Tuesday, August 21, 2012

Spotlight Dance on...Arlene Martel!

Alias Arline Sax, alias Tasha Martel.  No distinguishing marks or scars.

By Chris Vosburg

No, she's not dead, and it's not her birthday; I just felt moved to give a shout out to yet another workhorse of sixties-era TV. In Arline's case, whew, also fifties, seventies, eighties, etc. Still working, in fact.

Just saw a Perry ep (The Case of the Absent Artist) which featured a sultry and kittenish Arline Sax in one of her many, many TV roles. In this one she plays a beat chick, all black sweaters and jeans, in an artists' community somewhere on California's coast called "Port Harmony", who never ever smiles, but looks exotic and mysterious, not to mention hot, doing it.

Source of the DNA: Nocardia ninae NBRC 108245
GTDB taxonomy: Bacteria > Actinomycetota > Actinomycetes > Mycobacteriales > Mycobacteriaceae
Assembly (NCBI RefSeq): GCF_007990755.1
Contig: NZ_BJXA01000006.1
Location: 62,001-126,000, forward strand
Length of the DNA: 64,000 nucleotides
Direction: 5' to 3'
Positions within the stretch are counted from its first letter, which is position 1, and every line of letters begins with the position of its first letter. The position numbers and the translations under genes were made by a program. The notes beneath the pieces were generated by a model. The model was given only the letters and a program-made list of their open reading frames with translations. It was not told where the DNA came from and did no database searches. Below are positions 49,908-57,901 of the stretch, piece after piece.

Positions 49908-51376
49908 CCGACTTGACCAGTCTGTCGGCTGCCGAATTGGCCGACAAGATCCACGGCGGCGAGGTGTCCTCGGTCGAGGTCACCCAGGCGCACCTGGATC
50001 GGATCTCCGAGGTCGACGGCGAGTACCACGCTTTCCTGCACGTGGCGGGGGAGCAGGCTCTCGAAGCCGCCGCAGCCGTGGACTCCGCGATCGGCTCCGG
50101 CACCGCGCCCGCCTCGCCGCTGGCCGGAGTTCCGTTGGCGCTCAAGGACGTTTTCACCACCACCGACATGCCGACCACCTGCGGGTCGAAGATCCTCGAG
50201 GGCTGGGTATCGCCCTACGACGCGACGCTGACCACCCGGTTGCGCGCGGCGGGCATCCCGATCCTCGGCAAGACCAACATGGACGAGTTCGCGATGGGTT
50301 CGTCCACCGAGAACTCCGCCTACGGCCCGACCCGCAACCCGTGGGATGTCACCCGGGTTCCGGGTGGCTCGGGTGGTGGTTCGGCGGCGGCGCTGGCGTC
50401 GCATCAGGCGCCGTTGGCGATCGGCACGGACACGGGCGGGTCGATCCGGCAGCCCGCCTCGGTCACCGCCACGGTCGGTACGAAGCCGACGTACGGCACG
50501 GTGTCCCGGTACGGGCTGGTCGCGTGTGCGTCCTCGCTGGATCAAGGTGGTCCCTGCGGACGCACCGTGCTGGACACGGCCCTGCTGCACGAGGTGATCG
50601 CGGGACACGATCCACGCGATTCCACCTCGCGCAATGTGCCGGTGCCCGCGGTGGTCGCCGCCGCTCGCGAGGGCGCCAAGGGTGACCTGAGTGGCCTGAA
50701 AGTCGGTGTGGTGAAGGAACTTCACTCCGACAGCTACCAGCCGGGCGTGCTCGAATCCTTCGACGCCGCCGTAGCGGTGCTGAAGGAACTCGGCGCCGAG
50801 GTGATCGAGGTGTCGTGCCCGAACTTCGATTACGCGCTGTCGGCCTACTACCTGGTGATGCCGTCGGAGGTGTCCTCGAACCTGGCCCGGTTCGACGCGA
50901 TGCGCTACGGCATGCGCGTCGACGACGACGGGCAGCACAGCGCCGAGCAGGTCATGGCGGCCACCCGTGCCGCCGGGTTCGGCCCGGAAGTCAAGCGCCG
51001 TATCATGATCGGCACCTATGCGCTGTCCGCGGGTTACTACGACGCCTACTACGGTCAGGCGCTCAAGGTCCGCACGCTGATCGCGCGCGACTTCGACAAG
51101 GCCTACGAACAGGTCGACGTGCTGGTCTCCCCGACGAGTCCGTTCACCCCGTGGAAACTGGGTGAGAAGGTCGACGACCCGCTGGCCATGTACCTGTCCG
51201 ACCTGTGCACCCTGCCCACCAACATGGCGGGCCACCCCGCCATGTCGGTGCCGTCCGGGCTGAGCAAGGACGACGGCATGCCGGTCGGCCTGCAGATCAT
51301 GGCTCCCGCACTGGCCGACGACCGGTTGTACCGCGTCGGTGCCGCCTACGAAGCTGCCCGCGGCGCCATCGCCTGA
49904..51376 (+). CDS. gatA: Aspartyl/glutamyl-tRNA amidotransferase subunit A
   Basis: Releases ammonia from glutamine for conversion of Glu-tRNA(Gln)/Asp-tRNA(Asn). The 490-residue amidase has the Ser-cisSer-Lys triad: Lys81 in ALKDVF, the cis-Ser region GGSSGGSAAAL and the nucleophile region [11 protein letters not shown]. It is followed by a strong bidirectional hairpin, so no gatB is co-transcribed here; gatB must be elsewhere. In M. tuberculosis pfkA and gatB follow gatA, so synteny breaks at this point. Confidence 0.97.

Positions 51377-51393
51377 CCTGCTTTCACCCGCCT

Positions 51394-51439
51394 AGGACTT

She definitely had it, that presence that all great actors have, that dominated whatever scene they happened to be in. Arline started out in the Bronx, and wound up graduating from the "famed" High School of the Perforning Arts, with the school's top drama award. Although she did a lot of theater at first, she soon ankled Broadway for Hollywood, and a long and prolific TV career, only doing a couple movies.

She did 'em all, everything from The Untouchables and Route 66 to The Wild Wild West and a recurring role in Hogan's Heroes (as sexy French Resistance fighter "Tiger"), and of course the Twilight Zone (pictured below: her nurse/stewardess-from-hell role in the TZ episode Twenty Two).
"Room for one more, honey."